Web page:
I have been brought to tears several times in recent years during the last (decade long) game we played ,as some scenes were simply too emotional or powerful, overwhelming (GM was a bastard – but an EXCELLENT GM).

    Sadly the group folded, but the GM offered to keep the game going for just me, which he did for a few years, which to be honest I really needed, as it helped me through a bad depression at that time).
    Over the years I have experienced a lot of things because of rpg’s, and made some great friends, too. I have a lot to be grateful for, regarding rpg’s. I was discussing with my brother in law, my collection of rpg’s and miniatures. When he realised how much they are worth, (some regularly sell for £100’s!) he always tells me to sell sell sell. He doesn’t grasp what they mean to me .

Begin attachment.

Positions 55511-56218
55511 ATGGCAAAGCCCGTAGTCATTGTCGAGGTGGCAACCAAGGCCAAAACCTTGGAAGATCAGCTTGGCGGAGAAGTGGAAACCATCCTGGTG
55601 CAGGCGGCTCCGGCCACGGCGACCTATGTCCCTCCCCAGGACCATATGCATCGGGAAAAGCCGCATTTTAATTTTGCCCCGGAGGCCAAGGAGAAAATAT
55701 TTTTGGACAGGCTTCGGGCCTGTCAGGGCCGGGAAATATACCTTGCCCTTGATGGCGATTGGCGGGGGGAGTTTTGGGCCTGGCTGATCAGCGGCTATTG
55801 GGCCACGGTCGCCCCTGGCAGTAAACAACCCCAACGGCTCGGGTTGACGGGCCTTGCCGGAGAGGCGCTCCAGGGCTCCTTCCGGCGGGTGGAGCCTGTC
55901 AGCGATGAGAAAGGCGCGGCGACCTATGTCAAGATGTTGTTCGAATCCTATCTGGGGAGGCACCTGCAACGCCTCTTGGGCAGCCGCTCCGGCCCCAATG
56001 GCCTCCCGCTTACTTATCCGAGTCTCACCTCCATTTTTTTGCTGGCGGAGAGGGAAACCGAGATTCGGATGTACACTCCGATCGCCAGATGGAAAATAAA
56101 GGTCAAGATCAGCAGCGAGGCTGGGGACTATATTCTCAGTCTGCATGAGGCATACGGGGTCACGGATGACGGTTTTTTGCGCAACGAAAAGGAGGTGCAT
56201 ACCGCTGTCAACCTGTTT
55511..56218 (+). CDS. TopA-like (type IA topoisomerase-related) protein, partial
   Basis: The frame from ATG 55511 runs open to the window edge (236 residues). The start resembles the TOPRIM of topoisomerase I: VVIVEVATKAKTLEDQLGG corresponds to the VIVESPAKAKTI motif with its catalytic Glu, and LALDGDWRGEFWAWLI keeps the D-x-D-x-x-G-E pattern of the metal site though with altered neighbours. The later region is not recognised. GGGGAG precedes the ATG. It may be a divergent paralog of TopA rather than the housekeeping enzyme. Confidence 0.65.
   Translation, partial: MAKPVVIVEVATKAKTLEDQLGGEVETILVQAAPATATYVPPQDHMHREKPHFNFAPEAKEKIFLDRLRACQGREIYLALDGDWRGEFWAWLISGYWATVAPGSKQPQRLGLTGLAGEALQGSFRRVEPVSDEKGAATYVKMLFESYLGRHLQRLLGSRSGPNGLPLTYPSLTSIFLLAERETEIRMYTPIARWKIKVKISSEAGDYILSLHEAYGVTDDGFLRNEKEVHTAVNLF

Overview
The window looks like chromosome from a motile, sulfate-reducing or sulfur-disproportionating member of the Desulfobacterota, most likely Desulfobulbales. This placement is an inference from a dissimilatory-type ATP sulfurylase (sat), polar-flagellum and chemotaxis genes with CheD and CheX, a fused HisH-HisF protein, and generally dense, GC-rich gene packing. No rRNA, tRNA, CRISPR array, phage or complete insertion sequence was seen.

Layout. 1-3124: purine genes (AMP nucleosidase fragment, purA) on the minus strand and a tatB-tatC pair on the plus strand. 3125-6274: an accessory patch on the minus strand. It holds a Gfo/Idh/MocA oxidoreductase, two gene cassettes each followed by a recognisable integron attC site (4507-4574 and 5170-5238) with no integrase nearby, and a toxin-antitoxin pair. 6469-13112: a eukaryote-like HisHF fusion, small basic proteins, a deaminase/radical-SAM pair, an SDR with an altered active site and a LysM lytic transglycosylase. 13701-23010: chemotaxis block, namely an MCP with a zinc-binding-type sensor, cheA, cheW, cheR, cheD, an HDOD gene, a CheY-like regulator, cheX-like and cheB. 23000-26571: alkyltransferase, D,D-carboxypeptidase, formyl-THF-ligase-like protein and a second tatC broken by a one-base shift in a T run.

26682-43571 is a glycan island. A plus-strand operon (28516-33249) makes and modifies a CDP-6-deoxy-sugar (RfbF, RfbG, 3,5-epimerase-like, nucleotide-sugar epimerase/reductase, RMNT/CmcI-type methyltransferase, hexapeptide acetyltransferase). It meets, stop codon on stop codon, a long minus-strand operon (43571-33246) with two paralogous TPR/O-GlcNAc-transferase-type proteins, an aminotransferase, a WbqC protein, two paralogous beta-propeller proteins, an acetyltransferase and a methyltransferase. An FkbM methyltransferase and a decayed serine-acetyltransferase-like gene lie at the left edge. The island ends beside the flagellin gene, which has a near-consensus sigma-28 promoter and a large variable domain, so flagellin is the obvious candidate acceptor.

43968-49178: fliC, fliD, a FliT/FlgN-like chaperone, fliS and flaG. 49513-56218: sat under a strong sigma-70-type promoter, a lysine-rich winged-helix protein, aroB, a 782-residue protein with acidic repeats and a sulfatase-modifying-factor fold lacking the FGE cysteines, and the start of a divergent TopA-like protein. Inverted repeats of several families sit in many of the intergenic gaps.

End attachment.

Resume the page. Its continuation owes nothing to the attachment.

Yet I won’t. Part of me hopes and prays that I will get a local group together (even some of the old group!) and start using them again. But aside from that, as my memory fails, little by little each year, these boxes and books and miniatures on the shelves are my constant reminders of happy and sad and exciting moments, and great fun, and more importantly, great friends.